• When a tap is detected, it notifies the parent.
// ParentWidget manages the state for TapboxB.

//------------------------ ParentWidget --------------------------------

class ParentWidget extends StatefulWidget {
  @override
  _ParentWidgetState createState() => new _ParentWidgetState();
}

class _ParentWidgetState extends State<ParentWidget> {
  bool _active = false;

  void _handleTapboxChanged(bool newValue) {
    setState(() {
      _active = newValue;
    });
  }

  @override
  Widget build(BuildContext context) {
    return new Container(
      child: new TapboxB(
        active: _active,
        onChanged: _handleTapboxChanged,
      ),
    );
  }
}

//------------------------- TapboxB ----------------------------------

class TapboxB extends StatelessWidget {
  TapboxB({Key key, this.active: false, @required this.onChanged})
      : super(key: key);

  final bool active;
  final ValueChanged<bool> onChanged;

  void _handleTap() {
    onChanged(!active);
  }

  Widget build(BuildContext context) {
    return new GestureDetector(
      onTap: _handleTap,
      child: new Container(
        child: new Center(
          child: new Text(
            active ? 'Active' : 'Inactive',
            style: new TextStyle(fontSize: 32.0, color: Colors.white),
          ),
        ),
        width: 200.0,
        height: 200.0,
        decoration: new BoxDecoration(
          backgroundColor: active ? Colors.lightGreen[700] : Colors.grey[600],
        ),
      ),
    );
  }
}

Dart code: lib/main.dart


A mix-and-match approach

For some widgets, a mix-and-match approach makes the most sense. In this scenario, the stateful widget manages some of the state, and the parent widget manages other aspects of the state.

In the TapboxC example, on tap down, a dark green border appears around the box. On tap up, the border disappears and the box’s color changes. TapboxC exports its _active state to its parent but manages its _highlight state internally. This example has two State objects, _ParentWidgetState and _TapboxCState.

The _ParentWidgetState object:

  • Manages the _active state.
  • Implements _handleTapboxChanged(), the method called when the box is tapped.
  • Calls setState to update the UI when a tap occurs and the _active state changes.

The _TapboxCState object:

  • Manages the _highlight state.
  • The GestureDetector listens to all tap events. As the user taps down, it adds the highlight (implemented as a dark green border). As the user releases the tap, it removes the highlight.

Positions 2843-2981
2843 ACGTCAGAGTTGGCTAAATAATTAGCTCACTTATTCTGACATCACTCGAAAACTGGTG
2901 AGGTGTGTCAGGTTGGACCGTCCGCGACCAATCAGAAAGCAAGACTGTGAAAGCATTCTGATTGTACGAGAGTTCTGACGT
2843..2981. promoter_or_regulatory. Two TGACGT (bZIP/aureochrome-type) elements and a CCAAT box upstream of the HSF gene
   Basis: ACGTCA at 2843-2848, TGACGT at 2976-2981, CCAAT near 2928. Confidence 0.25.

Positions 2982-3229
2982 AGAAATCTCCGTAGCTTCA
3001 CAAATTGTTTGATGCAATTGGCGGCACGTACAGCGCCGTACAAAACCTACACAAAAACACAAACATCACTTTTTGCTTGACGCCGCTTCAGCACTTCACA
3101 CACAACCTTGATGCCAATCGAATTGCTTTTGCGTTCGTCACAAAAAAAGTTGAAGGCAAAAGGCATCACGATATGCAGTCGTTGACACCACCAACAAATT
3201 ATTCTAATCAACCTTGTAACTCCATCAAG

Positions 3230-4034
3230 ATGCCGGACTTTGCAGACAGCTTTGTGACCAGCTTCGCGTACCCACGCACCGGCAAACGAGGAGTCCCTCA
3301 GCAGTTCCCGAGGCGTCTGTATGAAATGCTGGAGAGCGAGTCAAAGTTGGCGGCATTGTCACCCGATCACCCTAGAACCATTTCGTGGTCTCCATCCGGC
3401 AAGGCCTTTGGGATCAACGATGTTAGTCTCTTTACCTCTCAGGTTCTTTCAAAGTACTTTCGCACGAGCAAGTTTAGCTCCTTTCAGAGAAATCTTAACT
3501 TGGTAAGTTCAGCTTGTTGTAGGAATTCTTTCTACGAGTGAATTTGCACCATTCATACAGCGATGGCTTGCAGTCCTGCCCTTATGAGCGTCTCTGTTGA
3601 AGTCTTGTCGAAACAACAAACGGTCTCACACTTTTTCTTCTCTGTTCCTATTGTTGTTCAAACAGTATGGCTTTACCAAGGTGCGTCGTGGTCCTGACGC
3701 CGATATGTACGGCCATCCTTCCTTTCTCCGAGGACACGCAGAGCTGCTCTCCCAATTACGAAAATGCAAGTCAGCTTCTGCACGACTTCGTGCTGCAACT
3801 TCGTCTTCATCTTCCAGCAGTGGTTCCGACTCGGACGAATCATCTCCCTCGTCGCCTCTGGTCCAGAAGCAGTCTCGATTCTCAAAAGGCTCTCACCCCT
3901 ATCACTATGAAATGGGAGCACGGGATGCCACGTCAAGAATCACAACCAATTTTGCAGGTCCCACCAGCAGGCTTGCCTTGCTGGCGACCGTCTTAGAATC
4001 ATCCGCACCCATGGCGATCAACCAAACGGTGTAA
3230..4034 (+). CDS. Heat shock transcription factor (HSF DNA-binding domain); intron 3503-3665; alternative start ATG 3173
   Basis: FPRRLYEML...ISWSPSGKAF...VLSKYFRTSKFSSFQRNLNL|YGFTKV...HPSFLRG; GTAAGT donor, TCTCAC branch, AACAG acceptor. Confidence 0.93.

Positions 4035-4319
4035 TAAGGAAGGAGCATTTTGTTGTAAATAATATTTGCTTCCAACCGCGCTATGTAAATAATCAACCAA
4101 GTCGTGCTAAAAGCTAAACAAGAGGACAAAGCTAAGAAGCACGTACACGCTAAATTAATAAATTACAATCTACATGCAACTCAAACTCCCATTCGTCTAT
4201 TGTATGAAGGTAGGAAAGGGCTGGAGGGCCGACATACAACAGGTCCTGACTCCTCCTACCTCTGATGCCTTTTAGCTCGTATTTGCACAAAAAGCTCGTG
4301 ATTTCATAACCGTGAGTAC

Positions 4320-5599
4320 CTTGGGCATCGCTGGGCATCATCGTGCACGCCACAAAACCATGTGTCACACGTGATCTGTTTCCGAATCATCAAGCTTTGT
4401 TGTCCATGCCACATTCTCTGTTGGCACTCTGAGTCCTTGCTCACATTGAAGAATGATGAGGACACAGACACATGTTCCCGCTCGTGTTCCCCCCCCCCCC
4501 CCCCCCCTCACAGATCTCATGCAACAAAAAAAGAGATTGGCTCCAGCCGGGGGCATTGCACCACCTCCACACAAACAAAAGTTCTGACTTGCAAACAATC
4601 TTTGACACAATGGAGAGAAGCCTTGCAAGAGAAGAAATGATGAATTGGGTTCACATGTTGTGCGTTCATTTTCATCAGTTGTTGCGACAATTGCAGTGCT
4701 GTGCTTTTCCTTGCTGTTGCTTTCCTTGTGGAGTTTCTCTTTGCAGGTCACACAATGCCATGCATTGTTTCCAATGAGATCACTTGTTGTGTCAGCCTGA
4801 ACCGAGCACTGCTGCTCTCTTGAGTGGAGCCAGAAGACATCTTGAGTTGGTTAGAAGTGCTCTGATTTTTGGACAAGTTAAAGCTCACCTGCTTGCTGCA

• Calls setState to update the UI on tap down, tap up, or tap cancel, and the _highlight state changes.
  • On a tap event, passes that state change to the parent widget to take appropriate action using the config property.
//---------------------------- ParentWidget ----------------------------

class ParentWidget extends StatefulWidget {
  @override
  _ParentWidgetState createState() => new _ParentWidgetState();
}

class _ParentWidgetState extends State<ParentWidget> {
  bool _active = false;

  void _handleTapboxChanged(bool newValue) {
    setState(() {
      _active = newValue;
    });
  }

  @override
  Widget build(BuildContext context) {
    return new Container(
      child: new TapboxC(
        active: _active,
        onChanged: _handleTapboxChanged,
      ),
    );
  }
}

//----------------------------- TapboxC ------------------------------

class TapboxC extends StatefulWidget {
  TapboxC({Key key, this.active: false, @required this.onChanged})
      : super(key: key);

  final bool active;
  final ValueChanged<bool> onChanged;

  _TapboxCState createState() => new _TapboxCState();
}

class _TapboxCState extends State<TapboxC> {
  bool _highlight = false;

  void _handleTapDown(TapDownDetails details) {
    setState(() {
      _highlight = true;
    });
  }

  void _handleTapUp(TapUpDetails details) {
    setState(() {
      _highlight = false;
    });
  }

  void _handleTapCancel() {
    setState(() {
      _highlight = false;
    });
  }

  void _handleTap() {
    config.onChanged(!config.active);
  }

  Widget build(BuildContext context) {
    // This example adds a green border on tap down.
    // On tap up, the square changes to the opposite state.
    return new GestureDetector(
      onTapDown: _handleTapDown, // Handle the tap events in the order that
      onTapUp: _handleTapUp, // they occur: down, up, tap, cancel
      onTap: _handleTap,
      onTapCancel: _handleTapCancel,
      child: new Container(
        child: new Center(
          child: new Text(config.active ? 'Active' : 'Inactive',
              style: new TextStyle(fontSize: 32.0, color: Colors.white)),
        ),
        width: 200.0,
        height: 200.0,
        decoration: new BoxDecoration(
          backgroundColor:
              config.active ? Colors.lightGreen[700] : Colors.grey[600],
          border: _highlight
              ? new Border.all(
                  color: Colors.teal[700],
                  width: 10.0,
                )
              : null,
        ),
      ),
    );
  }
}

An alternate implementation might have exported the highlight state to the parent while keeping the active state internal, but if you asked someone to use that tap box, they’d probably complain that it doesn’t make much sense. The developer cares whether the box is active. The developer probably doesn’t care how the highlighting is managed, and prefers that the tap box handles those details.

Dart code: lib/main.dart


Other interactive widgets

Flutter offers a variety of buttons and similar interactive widgets. Most of these widgets implement the material design guidelines, which define a set of components with an opinionated UI.

If you prefer, you can use GestureDetector to build interactivity into any custom widget. You can find examples of GestureDetector in Managing state, and in the Flutter Gallery.

When you need interactivity, it’s easiest to use one of the prefabricated widgets. Here’s a partial list:

Standard widgets:

Material widgets:

Resources

The following resources may help when adding interactivity to your app.